Cancer Diagnosis Can Take Toll on Mental Health, Study Finds

Cancer Diagnosis Can Take Toll on Mental Health, Study Finds

Cancer Diagnosis Can Take Toll on Mental Health, Study Finds

Breast cancer particularly troubling, researchers report

SOURCES: Anja Mehnert, Ph.D., professor of psychosocial oncology, University of Leipzig, Germany; Kevin Stein, Ph.D., managing director, Behavioral Research Center, American Cancer Society; Oct. 6, 2014 Journal of Clinical Oncology online

MONDAY, Oct. 6, 2014 (HealthDay News) -- One out of three people diagnosed with cancer also wind up struggling with a mental health disorder such as anxiety or depression, a new study from Germany reports.

Many people seem to cope with the natural stress of a cancer diagnosis, but for about 32 percent of cancer patients, the diagnosis may prompt a full-blown psychological disorder, said study lead author Anja Mehnert, a professor of psychosocial oncology at the University of Leipzig in Germany.

That's much higher than the 20 percent mental disorder rate of the general population, she said. It's important to note that although the study strongly links cancer and a mental health disorders, it wasn't designed to prove that having cancer directly caused any mental health disorders.

"[Our] findings reinforce that, as doctors, we need to be very aware of signs and symptoms of mental and emotional distress," Mehnert said. "We must encourage patients to seek evaluation, support and treatment if necessary, as there are long-term risks often associated with more severe, untreated mental health disorders."

In an interesting twist, Mehnert and her colleagues found that breast cancer patients were twice as likely to experience a mental disorder than people with more typically fatal forms of cancer, such as stomach or pancreatic cancer.

"It kind of surprised us, because breast cancer is one of the most treatable cancers and most of the women have a very positive prognosis," she said.

Researchers in the study held face-to-face interviews with more than 2,100 Germans with cancer. They were between 18 and 75 years old. The researchers used standardized questions to determine if the cancer patients had mental health problems classified under the Diagnostic and Statistical Manual of Mental Disorders, or DSM-V, the standard diagnostic tool used by mental health professionals.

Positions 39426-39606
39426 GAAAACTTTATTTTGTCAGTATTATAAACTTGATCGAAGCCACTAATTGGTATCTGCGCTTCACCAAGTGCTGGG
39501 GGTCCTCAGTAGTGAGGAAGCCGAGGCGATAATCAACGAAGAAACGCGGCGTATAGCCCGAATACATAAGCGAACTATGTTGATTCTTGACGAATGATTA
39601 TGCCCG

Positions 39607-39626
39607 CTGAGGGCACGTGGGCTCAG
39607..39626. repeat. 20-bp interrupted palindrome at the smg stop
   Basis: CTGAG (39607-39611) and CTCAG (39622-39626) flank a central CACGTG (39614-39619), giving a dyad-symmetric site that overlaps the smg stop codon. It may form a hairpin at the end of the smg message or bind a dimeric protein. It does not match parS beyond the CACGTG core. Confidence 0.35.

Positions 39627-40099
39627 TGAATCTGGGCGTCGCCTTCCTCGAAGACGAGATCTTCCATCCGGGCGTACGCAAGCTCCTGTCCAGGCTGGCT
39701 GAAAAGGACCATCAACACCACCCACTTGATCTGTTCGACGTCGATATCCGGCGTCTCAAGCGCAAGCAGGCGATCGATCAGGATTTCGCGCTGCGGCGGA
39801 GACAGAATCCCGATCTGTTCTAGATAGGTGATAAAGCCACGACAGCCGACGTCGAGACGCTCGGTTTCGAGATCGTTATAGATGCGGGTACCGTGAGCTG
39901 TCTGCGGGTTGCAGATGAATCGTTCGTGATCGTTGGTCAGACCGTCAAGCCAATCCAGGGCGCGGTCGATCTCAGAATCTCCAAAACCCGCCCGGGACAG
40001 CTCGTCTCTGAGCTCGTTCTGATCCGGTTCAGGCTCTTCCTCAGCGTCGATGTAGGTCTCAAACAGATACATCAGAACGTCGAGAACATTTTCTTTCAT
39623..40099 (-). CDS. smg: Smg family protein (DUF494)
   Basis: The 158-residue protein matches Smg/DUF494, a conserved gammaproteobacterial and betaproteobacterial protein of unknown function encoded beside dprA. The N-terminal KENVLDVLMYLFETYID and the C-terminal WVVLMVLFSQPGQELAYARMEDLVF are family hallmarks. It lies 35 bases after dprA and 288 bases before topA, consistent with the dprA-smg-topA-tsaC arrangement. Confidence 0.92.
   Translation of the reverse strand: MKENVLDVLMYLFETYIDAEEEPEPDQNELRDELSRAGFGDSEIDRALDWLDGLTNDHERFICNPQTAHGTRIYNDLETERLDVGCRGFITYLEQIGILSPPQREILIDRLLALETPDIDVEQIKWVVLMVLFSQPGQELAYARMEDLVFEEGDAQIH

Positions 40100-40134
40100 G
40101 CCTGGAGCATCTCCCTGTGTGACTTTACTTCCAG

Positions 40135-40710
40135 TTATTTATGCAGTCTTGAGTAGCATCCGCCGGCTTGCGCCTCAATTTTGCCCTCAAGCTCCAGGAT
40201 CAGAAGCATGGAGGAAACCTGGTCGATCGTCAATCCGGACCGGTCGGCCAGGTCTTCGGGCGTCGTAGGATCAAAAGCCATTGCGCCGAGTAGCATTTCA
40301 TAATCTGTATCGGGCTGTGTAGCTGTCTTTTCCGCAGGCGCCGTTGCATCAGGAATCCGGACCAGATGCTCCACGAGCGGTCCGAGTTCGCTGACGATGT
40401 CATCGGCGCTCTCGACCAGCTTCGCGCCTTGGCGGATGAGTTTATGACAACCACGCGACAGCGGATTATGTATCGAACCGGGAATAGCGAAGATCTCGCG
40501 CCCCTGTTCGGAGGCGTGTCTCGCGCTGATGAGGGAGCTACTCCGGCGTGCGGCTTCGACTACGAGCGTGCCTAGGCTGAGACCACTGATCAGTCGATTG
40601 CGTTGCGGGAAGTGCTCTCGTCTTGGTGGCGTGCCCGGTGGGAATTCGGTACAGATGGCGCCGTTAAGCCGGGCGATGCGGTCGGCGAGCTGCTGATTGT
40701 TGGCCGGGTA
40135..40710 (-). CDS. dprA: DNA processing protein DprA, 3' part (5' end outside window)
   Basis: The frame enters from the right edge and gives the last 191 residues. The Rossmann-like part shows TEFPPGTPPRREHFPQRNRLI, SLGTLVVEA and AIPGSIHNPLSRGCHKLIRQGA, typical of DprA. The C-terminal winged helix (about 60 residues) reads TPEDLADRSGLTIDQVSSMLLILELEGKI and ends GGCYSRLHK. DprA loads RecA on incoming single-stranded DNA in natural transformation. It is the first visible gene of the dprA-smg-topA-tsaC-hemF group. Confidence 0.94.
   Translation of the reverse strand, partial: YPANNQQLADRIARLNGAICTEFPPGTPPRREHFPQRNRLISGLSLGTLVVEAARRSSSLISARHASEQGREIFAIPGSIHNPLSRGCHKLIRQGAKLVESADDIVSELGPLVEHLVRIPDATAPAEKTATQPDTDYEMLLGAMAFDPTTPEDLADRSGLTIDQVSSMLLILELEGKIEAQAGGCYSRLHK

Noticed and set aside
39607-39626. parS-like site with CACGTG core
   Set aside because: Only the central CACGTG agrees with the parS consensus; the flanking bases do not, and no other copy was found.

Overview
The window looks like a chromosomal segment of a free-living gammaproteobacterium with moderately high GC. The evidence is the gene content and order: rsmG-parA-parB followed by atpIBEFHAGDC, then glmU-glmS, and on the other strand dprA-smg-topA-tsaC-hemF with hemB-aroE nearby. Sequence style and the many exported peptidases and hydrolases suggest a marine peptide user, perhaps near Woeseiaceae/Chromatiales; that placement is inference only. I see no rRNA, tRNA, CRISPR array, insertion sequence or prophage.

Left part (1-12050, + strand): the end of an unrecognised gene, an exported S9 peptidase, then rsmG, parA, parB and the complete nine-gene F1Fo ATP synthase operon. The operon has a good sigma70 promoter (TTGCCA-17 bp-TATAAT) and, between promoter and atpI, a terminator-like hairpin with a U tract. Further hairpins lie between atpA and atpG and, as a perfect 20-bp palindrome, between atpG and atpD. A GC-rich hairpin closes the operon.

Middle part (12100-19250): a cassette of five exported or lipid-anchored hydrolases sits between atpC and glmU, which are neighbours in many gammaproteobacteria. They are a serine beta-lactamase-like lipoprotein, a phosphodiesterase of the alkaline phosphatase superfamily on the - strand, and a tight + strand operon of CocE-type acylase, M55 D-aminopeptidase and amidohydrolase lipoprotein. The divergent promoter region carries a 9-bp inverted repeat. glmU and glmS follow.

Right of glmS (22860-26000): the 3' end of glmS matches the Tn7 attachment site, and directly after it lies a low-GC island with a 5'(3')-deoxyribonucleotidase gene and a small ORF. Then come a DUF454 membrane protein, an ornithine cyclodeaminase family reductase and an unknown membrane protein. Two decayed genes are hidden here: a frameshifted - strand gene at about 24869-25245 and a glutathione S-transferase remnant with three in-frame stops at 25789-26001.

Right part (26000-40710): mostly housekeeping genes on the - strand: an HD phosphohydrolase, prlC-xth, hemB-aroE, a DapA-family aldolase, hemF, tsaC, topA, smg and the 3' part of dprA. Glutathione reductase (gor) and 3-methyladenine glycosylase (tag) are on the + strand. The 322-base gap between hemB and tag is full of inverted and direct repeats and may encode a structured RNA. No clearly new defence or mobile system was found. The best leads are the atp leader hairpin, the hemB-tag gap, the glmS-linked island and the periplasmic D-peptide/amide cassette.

They found that slightly more than 40 percent of patients with breast cancer, head and neck cancer, and malignant melanoma also had at least one mental disorder, the study found. The lowest rates of mental disorder, around 20 percent, occurred among patients with pancreatic, prostate or stomach or esophageal cancers, according to the study.

The most common mental disorders affecting cancer patients were anxiety disorders and adjustment disorders, according to the study. Adjustment disorders occur when a person cannot cope with a life crisis, and are unable to function on a daily basis or maintain relationships with those around them, Mehnert said.

Mehnert said adjustment disorders are probably driving the overall increased rate of mental disorders for cancer patients, since the rate of anxiety disorders among these patients is close to that of the general population.

There are a number of potential reasons why breast cancer patients are more apt to have a diagnosable mental disorder, according to Mehnert and Kevin Stein, managing director of the American Cancer Society's Behavioral Research Center. Stein was not involved in the current research, but reviewed the study's findings.

Both said gender might play a role. "Women tend to express their emotional distress more openly than men do," Stein said. Mehnert added that the physical effects of cancer treatment -- including mastectomy -- could be a "very high threat to the identity of a woman."

The highly active and involved nature of the breast cancer community also might encourage patients to be more open with their feelings, Stein said. The women also might be more worried about recurrence of their cancer, even if initial treatment is successful.

Mehnert and Stein differed on whether the German findings might apply to American patients. Mehnert said it's likely, given the cultural similarities between Germany and the United States. But Stein cautioned that the findings probably don't apply outside of Germany.

Both experts agreed that oncologists and other physicians need to keep an eye out for signs of psychological distress and refer patients to a mental health professional if it looks as if a patient is having trouble coping.

Mehnert also urged cancer patients to seek help if they feel they need it.

"It is normal to feel distress if you have cancer. It's not unusual to develop a mental disorder," she said. "You don't have to feel ashamed. Many people still think that if they see a mental health professional, they are weak or are not able to cope well with their disease. That's just not so."

The findings were published online Oct. 6 in the Journal of Clinical Oncology.

More information

For more information on psychological stress and cancer, visit the National Cancer Institute.
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